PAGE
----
Featured LEISURE

Mom and son bond over cookies

Oliver Donavan and his mother, Laura (courtesy photo)

Mom and son bond over cookies

By Jill Alexander

Like most young boys, Oliver Donavan, 9, loves the beach as well as tasty cookies.

When he’s not enjoying the sandy shores, playing soccer and doing all kinds of other activities with his mom, Laura, he’s designing the packaging for her cookie business – Oli’s Cookies Company. The cookies are available at the Scripps Ranch Farmer’s Market. 

The company offers everything from snickerdoodle and chocolate chip, to the most popular limoncello. The business was founded in November 2022.

Laura said it all began after her son was diagnosed with autism in 2018 and she had to leave her career as a chef to become a full-time caregiver.

“I learned he had autism and I had to start making plans and come up with ideas for my son’s future,” she said. “I was giving my cookies to friends and family, and they loved them. They thought the cookies were delicious and asked why I wasn’t selling them. So, I thought, ‘why not?’ and began selling and advertising them through social media.”

Thus began her journey of understanding the world of autism and how best to raise Oliver while making cookies in her kitchen.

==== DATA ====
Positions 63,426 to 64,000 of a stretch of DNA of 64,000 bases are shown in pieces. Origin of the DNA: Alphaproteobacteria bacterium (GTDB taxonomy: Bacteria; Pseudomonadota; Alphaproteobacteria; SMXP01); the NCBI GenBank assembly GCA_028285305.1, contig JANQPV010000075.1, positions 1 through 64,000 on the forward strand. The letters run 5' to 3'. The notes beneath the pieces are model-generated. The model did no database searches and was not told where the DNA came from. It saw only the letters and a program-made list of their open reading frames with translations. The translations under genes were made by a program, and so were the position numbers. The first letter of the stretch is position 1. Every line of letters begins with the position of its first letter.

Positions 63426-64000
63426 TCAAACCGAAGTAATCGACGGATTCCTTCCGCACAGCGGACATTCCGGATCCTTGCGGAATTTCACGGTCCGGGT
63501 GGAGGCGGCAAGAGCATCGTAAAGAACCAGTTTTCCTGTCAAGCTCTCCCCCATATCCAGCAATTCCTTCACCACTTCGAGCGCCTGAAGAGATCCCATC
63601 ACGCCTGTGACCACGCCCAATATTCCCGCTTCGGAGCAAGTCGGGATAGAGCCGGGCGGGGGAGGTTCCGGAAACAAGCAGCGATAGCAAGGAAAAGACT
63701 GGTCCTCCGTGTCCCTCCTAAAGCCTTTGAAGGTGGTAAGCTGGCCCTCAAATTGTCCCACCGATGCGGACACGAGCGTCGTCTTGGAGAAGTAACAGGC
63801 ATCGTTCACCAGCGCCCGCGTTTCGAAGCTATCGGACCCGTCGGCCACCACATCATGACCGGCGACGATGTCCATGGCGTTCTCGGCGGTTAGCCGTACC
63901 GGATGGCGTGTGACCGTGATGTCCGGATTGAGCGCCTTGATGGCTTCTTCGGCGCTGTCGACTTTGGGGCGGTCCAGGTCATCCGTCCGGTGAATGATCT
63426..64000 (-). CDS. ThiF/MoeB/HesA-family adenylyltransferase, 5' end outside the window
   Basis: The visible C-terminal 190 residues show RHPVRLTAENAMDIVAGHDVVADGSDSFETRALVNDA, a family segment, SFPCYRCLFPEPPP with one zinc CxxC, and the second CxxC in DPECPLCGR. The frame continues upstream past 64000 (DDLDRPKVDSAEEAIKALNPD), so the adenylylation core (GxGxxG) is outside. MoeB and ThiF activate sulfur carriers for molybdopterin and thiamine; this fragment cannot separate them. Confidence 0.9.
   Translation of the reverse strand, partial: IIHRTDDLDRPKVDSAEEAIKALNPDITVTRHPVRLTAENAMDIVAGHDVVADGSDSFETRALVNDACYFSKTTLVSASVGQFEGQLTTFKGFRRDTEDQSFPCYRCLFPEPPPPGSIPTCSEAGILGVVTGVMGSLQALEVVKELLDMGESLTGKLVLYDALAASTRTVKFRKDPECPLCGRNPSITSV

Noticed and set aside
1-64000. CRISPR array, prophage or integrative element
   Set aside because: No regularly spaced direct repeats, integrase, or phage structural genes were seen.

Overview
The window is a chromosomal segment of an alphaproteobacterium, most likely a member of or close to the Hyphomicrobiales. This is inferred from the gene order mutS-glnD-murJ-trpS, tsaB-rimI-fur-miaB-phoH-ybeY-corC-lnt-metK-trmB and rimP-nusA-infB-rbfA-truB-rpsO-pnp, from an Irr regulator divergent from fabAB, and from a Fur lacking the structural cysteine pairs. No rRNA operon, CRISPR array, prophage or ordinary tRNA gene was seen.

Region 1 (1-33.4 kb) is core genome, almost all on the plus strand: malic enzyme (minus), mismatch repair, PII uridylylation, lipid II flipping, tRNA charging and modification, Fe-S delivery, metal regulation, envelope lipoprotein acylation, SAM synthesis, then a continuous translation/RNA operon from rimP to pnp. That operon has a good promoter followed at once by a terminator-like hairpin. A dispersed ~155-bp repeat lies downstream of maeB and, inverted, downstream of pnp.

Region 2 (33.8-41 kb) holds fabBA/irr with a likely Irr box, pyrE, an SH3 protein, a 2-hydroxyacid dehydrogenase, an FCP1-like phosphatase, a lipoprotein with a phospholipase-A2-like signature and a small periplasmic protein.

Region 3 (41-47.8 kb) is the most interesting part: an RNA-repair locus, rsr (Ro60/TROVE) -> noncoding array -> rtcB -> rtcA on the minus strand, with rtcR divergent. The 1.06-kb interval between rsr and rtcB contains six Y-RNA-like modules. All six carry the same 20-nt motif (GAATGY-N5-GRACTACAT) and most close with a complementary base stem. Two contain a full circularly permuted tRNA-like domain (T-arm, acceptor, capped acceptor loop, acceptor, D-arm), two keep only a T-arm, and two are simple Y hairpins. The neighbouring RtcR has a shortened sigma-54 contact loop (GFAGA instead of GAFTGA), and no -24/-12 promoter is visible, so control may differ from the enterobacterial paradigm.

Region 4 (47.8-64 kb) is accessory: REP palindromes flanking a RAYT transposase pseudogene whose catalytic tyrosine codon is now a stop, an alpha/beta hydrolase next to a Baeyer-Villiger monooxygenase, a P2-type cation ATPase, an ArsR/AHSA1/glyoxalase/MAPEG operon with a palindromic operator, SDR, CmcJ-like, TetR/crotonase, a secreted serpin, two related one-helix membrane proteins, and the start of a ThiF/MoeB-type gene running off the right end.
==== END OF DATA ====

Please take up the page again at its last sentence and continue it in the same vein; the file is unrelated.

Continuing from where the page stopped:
Today, she bakes daily, and Oli helps with the artistic side of things, which keeps mom and son working together.

“He’s got a real artistic gift,” she said.

Some images on the packaging include a heart, a cookie monster, and a surfer, among other colorful creatures known as “Oli’s Cookie Crew.”

The plant-based cookies sell for $18 a dozen and can be bought online at oliscookiecompany.com where there is “always free shipping,” and at the Scripps Ranch Farmer’s Market on Thursdays.

Mom’s other mission, besides whipping up scrumptious cookies, is to spread awareness about autism.

“I welcome other parents who have kids who are autistic to discuss, ask questions, and share their thoughts and stories with me,” she said.

A single mother with three other adult kids, she recently hired her daughter-in-law as head baker.

Another way mom and son bond is by going to Maui on vacation once a year, she said.

“We’ve been going since he was 6 months old, and it’s his happy place,” she said. “He loves the ocean more than anything and connects with the island. It’s also where I can let everything go and we can reconnect, and regroup … no therapy, just us.”

Laura stressed that through Oli’s Cookies Company, she wants to continue spreading awareness to those who need it.

“Oli’s Cookies are created to spread awareness and, while I do donate to various groups and charities that help autism, I do Oli’s Cookies on a personal level,” she said.

The ultimate goal down the road is to create jobs for those on the spectrum and someday have a storefront with a workshop in the back.

“It is my goal to be able to continue to expose Oli to many new adventures and help him thrive in life while spreading autism awareness and acceptance one delicious cookie at a time,” she said.

Visit the Oli’s Cookies Company booth at the Scripps Ranch Farmer’s Market, held from 3:30 to 7:30 p.m. each Thursday at 10045 Carroll Canyon Road.